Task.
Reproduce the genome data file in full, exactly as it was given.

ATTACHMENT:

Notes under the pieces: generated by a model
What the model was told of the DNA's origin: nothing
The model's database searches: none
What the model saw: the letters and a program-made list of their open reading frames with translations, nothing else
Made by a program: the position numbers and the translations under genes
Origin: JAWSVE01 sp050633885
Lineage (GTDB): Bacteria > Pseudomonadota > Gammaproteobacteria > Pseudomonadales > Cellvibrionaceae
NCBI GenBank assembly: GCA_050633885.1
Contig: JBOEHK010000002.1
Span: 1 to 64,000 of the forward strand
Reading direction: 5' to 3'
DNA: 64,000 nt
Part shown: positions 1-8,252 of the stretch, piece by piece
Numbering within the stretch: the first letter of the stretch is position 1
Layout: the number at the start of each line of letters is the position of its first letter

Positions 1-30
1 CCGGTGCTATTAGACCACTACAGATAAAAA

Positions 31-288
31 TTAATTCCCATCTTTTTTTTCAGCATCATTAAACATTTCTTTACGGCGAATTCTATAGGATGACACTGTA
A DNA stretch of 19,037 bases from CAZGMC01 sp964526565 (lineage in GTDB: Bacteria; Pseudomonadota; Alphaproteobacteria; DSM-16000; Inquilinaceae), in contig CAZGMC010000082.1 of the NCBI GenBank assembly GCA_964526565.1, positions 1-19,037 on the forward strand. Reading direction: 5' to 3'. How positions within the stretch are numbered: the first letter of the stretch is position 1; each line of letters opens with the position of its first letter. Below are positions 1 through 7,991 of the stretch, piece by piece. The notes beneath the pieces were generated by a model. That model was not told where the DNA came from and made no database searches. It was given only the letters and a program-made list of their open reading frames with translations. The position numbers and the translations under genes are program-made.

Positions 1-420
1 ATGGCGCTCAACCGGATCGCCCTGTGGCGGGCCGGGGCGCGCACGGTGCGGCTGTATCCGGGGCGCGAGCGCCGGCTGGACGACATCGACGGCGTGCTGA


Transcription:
Notes under the pieces: generated by a model
What the model was told of the DNA's origin: nothing
The model's database searches: none
What the model saw: the letters and a program-made list of their open reading frames with translations, nothing else
Made by a program: the position numbers and the translations under genes
Origin: JAWSVE01 sp050633885
Lineage (GTDB): Bacteria > Pseudomonadota > Gammaproteobacteria > Pseudomonadales > Cellvibrionaceae
NCBI GenBank assembly: GCA_050633885.1
Contig: JBOEHK010000002.1
Span: 1 to 64,000 of the forward strand
Reading direction: 5' to 3'
DNA: 64,000 nt
Part shown: positions 1-8,252 of the stretch, piece by piece
Numbering within the stretch: the first letter of the stretch is position 1
Layout: the number at the start of each line of letters is the position of its first letter

Positions 1-30
1 CCGGTGCTATTAGACCACTACAGATAAAAA

Positions 31-288
31 TTAATTCCCATCTTTTTTTTCAGCATCATTAAACATTTCTTTACGGCGAATTCTATAGGATGACACTGTA
A DNA stretch of 19,037 bases from CAZGMC01 sp964526565 (lineage in GTDB: Bacteria; Pseudomonadota; Alphaproteobacteria; DSM-16000; Inquilinaceae), in contig CAZGMC010000082.1 of the NCBI GenBank assembly GCA_964526565.1, positions 1-19,037 on the forward strand. Reading direction: 5' to 3'. How positions within the stretch are numbered: the first letter of the stretch is position 1; each line of letters opens with the position of its first letter. Below are positions 1 through 7,991 of the stretch, piece by piece. The notes beneath the pieces were generated by a model. That model was not told where the DNA came from and made no database searches. It was given only the letters and a program-made list of their open reading frames with translations. The position numbers and the translations under genes are program-made.

Positions 1-420
1 ATGGCGCTCAACCGGATCGCCCTGTGGCGGGCCGGGGCGCGCACGGTGCGGCTGTATCCGGGGCGCGAGCGCCGGCTGGACGACATCGACGGCGTGCTGA